Text within the application already demonstrates the emerging decisions about what intelligence is. Humans behave in a myriad of ways, so it would be important to define not only machinic behaviours, but human behaviours simultaneously, with some recognition of previous research projects during these summer workshops on the American East Coast. Interestingly, psychologists were not consulted in these early phases on the ideas around intelligence and being. Intelligence as an idea was often, just assumed, by the small group of male intellectuals who are responsible for the origins of what they labelled ‘AI’ research and execution. It is not that psychologists are the sole owners of intelligence designation, but given human thought and behaviour inform most, if not all research questions within that discipline, it is a curious oversight. There was also a dearth of considerations of the philosophical questions that such explicit technological investigations introduced, aspects that are somewhat later visited by such figures as Hubert L. Dreyfus.

Indeed, it was Dreyfus, a now well-known critic of symbolic AI, who noticed when reading original texts in AI research in the 1960s and examining the work of Newell and Simon, that the ontology and epistemologies underpinning early AI researchers’ thoughts were derived from a range of rationalist tenets. Dreyfus’s work indicates that researchers had come across problems of significance and relevance, issues that are philosophically dealt with in the existentialist tradition. Dreyfus argued that humans do not experience objects in the world as models of the world, or symbols of the world, but experience the world itself.

About a decade later, in 1966, Joseph Weizenbaum, a German American MIT computer scientist who is also considered one of the forefathers of AI, invented the predecessor for today’s Chatbots, naming this computer programme ‘Eliza’, after the ingenue in George Bernard Shaw’s Pygmalion. Pygmalion is a character in Greek mythology who develops a love interest in his own sculpture which comes to life.  This seemed an appropriate name for this chatbot given ‘her’ quickly observed capacity to induce emotion from those speaking to her. Weizenbaum took this response from humans seriously and was genuinely surprised when people responded so genuinely to Eliza. Alan Turing would have probably found this finding quite interesting, given the experiments he pursued, where humans project their own assumptions onto machines. Overall, Weizenbaum, who was himself a socialist, became very sceptical about the integration of computers into society and saw the dark sides that it introduced.

This section has not covered the range of robotic experiments conducted at this time which attributed intelligence to machines (see the publications mentioned below and my next book), but suffice to say here that it is important to revisit these debates not least because there is a notable return to discussions internationally, regionally and locally about the hoped benefits of AI in seemingly, most aspects of day to day life.

The next section asks, who is being asked to behave like who, or what, as we move into the era of cognitive, autonomous AI?

Who/What is the Mirror? (Or: The Intelligence of Machines, by Machines?)

These days, very little AI research is actually related to the workings of the human mind, but project direct forms of (hoped) autonomous intelligence onto machines themselves. Indeed, AI research has reached a stage now where it is expected to somehow transform societies forever, with contrasting visions from the late Stephen Hawking who declared that AI was the ‘worst event in the history of our civilization’ and Elon Musk who noted that ‘AI is a fundamental risk to the existence of human civilization’, to enthusiastic predictions about its ability to facilitate superpower status for countries.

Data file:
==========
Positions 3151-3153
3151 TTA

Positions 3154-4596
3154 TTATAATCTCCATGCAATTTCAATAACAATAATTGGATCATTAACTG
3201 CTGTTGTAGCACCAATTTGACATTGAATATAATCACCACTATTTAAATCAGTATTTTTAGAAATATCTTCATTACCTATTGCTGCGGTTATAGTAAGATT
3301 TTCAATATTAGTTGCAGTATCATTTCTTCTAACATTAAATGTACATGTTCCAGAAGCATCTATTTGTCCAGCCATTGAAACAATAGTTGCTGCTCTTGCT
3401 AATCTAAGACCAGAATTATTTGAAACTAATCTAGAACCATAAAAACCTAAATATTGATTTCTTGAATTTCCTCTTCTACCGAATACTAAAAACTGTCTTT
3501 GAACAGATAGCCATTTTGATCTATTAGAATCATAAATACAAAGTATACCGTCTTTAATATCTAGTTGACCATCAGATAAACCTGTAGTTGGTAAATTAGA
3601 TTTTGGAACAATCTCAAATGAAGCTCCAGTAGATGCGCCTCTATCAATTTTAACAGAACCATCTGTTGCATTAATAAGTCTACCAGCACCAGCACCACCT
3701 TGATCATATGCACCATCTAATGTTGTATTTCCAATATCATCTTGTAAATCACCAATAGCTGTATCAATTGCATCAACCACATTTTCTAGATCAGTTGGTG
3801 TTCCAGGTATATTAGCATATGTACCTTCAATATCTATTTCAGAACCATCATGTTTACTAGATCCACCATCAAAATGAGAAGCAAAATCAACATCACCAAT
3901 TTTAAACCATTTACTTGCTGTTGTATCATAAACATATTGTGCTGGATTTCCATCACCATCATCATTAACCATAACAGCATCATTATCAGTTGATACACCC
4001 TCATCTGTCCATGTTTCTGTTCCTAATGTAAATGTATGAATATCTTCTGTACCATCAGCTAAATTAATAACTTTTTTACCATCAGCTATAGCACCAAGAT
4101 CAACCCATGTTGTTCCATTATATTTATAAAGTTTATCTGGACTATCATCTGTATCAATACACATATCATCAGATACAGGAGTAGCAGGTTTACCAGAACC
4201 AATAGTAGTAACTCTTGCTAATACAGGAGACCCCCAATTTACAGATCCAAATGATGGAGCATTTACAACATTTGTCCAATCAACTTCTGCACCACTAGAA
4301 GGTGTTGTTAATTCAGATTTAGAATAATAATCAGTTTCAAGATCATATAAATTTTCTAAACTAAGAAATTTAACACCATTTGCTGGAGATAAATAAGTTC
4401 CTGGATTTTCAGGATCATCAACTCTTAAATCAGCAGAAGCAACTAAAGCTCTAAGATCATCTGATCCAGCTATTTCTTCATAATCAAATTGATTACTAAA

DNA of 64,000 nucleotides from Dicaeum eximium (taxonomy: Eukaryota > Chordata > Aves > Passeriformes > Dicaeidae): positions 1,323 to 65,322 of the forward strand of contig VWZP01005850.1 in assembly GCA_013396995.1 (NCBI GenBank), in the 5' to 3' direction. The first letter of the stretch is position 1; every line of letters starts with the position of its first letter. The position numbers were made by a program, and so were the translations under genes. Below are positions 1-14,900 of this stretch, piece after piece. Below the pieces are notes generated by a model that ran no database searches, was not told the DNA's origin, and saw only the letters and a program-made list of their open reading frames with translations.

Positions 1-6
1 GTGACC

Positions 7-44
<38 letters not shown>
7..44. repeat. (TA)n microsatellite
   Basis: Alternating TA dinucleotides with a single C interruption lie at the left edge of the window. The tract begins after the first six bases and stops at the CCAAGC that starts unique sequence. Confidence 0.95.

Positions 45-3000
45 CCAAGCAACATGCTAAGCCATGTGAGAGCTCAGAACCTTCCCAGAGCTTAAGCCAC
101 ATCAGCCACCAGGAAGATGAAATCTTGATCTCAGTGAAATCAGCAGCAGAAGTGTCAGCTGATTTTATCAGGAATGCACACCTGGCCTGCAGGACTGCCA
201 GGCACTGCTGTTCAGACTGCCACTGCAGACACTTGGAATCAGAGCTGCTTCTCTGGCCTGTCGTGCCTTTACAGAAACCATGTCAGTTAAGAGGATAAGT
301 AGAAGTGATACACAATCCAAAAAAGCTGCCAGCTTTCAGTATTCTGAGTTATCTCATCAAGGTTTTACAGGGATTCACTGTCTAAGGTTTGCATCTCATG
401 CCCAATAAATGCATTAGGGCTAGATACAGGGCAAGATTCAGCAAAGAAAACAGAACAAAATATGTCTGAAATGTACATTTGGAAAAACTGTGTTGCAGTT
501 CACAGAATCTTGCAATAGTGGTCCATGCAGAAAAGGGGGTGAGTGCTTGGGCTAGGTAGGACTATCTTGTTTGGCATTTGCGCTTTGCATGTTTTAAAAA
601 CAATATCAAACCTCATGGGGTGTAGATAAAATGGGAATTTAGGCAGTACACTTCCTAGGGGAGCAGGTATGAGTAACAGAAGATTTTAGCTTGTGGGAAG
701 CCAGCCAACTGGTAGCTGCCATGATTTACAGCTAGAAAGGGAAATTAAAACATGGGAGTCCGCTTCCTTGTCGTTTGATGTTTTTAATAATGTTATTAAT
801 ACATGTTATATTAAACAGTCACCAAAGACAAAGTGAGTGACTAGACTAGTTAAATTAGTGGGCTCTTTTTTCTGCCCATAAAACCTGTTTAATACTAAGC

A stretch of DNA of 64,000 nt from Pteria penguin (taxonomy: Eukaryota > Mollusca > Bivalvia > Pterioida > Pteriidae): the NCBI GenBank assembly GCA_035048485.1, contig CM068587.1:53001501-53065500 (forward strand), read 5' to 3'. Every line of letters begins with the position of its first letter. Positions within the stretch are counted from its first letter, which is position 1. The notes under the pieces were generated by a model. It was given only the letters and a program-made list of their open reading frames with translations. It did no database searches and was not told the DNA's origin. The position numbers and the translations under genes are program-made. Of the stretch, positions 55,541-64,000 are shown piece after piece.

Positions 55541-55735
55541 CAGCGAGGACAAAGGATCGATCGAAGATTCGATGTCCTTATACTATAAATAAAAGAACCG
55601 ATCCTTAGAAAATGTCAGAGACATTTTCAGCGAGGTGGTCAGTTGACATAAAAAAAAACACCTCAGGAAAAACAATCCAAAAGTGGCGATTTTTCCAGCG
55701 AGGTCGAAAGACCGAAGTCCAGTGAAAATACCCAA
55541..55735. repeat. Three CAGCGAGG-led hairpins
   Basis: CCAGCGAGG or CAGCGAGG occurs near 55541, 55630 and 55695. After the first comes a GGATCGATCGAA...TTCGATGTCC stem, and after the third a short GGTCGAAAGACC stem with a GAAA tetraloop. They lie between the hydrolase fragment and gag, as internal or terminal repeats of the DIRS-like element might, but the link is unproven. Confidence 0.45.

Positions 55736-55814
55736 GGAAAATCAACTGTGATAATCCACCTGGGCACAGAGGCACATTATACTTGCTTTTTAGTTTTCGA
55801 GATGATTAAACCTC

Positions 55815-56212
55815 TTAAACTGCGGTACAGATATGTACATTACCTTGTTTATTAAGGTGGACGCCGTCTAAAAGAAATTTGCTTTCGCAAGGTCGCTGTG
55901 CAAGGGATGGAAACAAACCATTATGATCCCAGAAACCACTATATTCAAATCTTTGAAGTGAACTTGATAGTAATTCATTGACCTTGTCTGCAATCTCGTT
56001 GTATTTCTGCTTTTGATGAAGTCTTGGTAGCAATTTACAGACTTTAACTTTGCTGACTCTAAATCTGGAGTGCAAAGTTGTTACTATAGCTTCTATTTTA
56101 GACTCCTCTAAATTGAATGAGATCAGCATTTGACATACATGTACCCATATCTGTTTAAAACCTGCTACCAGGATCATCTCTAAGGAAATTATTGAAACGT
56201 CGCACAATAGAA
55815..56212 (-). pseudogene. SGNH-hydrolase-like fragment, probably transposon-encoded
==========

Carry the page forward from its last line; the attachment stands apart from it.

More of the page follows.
These final sections now ask, who is mirroring who in a human/machine configuration, with all the complications that build and surround this relationship? Today, technology supplements management control over workers’ movements by both the use of wearable calculation devices which capture seemingly objective data, which now can be used for algorithmically derived machine learning that is used by management to make decisions not only about the ‘one best way’ to move around a factory as was sought during the period of Taylorism, but also for decisions about workplace rationalisation and laying off workers who are not fit enough to keep up. Technology also helps management to reduce accountability for workers’ livelihoods and material living conditions, because the intelligent design of the workplace, whether, these days, around agile norms, or within a digital Taylorist framework, furthers the core principles of productivity and efficiency through digital decision-making, with less and less human involvement and intervention. Where are the safety nets in AI augmented workplaces?

Who controls the workplace?

Software designers and engineers are creating calculation machines for workplace decision making and design which are inextricably linked to the work design frameworks into which they are integrated, putting a cadre of digital experts in the driving seat for what might have once been the role of a management guru with little or no technical expertise. Chatbots are now ready to answer basic questions typed into a chat box on bank account websites. Cobots are being integrated into factories to help with picking and moving boxes across consoles. Wearable technologies with AI augmentation are facilitating on-the-spot factory training for workers. Food delivery riders are being directed to specific orders via algorithmic decision-making and judged by aggregate scores in performance metrics. Human resource groups are using people analytics software to select candidates for jobs on the basis of AI-driven machine learning that locates specific terms and patterns of forms of expression from CVs. Also in the hiring and firing phases, filmed interviews allow management to look for personality cues in speech and facial movements. This form of AI allows for ‘affect recognition’ in humans, which is also called emotion recognition and facial coding.